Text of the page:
“I am Clara Oswald, human. I have agreed to this memory wipe of my own free will. Do I really have to touch that worm thing?”

wormsI’ve discussed the use of the Memory Worm here but ‘Time Heist’ presents another way to use them in your campaign. One moment the Doctor and Clara are on Earth when the phone rings and when they answer they are suddenly on an alien world the memory of everything in between having been erased by the memory worms.

This is a great way to start an adventure, dropping the PCs straight into the action. Not only do they have to deal with whatever the current threat is they have to work out how they came to be in this situation.

You can use this as a way to force a group of different characters to work together. The fact that they are in the same situation will hopefully encourage them to bond and force them to work together.

Part of the new situation the PCs find themselves in could be dealing with their normal resources missing. For example in ‘Time Heist’ the Doctor finds that the TARDIS is missing. Recovering these items could be part of a larger quest, as they try to locate what is missing.

It is natural for PCs to resist this setup and rebel against any instructions they’ve been given. ‘Time Heist’ gets around this by having each member of the heist leave a recorded message saying that they agreed to this. This puts the idea in their heads that they must have had some cause to go along with what is being request of them.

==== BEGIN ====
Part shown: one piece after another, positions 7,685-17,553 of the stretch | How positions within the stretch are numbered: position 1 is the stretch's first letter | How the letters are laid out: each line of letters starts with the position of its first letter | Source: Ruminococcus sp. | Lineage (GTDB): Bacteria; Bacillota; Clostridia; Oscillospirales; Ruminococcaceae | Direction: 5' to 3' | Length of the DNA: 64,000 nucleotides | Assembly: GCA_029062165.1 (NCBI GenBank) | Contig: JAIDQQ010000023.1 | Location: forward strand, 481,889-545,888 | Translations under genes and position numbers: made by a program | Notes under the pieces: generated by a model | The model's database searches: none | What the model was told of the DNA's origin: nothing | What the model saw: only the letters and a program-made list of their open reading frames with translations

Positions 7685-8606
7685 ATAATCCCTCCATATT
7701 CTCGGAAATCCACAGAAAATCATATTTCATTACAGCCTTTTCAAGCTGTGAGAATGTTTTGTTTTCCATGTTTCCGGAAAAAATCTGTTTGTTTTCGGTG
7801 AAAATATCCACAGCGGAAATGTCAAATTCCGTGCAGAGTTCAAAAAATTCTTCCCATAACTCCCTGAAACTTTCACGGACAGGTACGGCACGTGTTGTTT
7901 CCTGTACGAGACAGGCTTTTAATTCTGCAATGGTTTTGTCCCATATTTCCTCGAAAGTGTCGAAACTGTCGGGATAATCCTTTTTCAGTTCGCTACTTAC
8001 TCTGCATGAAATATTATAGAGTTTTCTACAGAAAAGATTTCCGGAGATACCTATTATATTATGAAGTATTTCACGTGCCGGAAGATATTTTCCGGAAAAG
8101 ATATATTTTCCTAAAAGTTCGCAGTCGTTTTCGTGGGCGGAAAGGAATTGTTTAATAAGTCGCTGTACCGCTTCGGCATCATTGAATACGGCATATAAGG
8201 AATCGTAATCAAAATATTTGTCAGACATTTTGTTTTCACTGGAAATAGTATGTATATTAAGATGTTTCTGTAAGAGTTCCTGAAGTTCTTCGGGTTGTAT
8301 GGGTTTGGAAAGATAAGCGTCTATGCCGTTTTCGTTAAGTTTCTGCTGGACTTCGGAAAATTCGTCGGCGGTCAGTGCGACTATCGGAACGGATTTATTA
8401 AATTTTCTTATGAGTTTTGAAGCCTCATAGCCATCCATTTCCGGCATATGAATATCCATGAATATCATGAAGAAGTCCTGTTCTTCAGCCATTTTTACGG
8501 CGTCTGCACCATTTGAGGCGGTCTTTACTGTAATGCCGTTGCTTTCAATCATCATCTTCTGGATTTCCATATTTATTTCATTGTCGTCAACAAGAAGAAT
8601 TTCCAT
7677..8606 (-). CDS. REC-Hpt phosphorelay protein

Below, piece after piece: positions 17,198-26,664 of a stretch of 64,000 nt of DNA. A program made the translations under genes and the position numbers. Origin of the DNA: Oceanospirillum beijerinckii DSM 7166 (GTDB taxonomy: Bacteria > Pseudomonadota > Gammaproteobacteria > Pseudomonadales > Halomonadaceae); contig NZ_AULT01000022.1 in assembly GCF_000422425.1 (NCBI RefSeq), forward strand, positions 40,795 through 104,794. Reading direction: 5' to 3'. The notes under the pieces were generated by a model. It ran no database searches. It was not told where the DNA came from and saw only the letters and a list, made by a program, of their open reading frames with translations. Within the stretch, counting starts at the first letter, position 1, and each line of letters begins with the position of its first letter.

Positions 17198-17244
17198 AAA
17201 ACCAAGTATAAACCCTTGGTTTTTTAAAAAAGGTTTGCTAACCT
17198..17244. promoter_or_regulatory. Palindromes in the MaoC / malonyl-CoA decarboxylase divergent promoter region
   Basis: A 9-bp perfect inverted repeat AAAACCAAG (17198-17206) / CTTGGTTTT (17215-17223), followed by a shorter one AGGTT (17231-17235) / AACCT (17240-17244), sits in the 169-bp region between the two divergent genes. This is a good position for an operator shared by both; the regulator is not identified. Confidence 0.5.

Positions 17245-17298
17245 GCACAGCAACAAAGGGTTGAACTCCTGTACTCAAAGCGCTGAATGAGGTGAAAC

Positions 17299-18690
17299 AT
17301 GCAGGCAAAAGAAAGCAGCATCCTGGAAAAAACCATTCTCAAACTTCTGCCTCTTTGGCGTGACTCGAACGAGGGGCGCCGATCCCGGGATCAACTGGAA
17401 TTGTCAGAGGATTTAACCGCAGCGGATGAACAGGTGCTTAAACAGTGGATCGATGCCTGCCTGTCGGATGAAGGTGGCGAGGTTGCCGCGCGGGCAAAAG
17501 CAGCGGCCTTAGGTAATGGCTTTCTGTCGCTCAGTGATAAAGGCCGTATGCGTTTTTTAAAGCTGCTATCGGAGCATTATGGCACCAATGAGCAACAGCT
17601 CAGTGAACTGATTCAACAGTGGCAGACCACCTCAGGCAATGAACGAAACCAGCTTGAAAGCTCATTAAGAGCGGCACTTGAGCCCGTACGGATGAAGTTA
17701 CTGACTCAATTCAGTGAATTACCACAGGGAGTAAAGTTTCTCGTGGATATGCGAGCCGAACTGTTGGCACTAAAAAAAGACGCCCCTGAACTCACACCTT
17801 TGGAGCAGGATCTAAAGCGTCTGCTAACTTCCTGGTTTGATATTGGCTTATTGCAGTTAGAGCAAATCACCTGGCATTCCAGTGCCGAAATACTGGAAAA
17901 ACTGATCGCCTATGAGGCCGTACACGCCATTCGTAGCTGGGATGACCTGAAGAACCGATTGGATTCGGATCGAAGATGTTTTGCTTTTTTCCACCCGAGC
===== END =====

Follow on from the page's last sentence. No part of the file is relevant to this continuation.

When it is eventually revealed what happened during the missing time it is important that there is a convincing reason why the PCs agreed to have their memories deleted. It helps if they are given a reward for taking part, much as each member of the heist received something they wanted in the vault.

One possible, devious twist is that the PCs didn’t agree. The recorded message could easily be falsified. Be warned that if you do they will be less likely to accept the same scenario on good faith ever again.

So this the only time that the Doctor and Clara have found themselves in this type of situation but it could be a much more regular occurrence for a different group of characters. It could even be the basis for a campaign.

Each adventure could begin with a ragtag group awakening together, no memory of how they got there. Briefed on their mission by their mysterious employer they have to learn to trust each other and work out where they are. Once the mission is complete the employer drugs them, possibly removing their memories until the next mission.

You could intersperse these missions with scenes with the PCs living their own lives. If they come from different planets and time periods their employer obviously has some way to collect them and bring them together. Do they have fleeting memories of their missions between missions? Do they appear as dreams which could seem fantastical compared to their normal lives?

The identity of their employer could be an on going mystery, his identity slowly revealed over several adventures. The paranoid amongst the group might wonder if one of the other PCs is the employer. No one is above suspicion.

The group might not be bothered about who is doing this if the rewards are worthwhile. This works best if each character has a long term goal that they are trying to achieve. They could have a disease that they are trying to cure, a loved one they are trying to locate or simply want to be rich.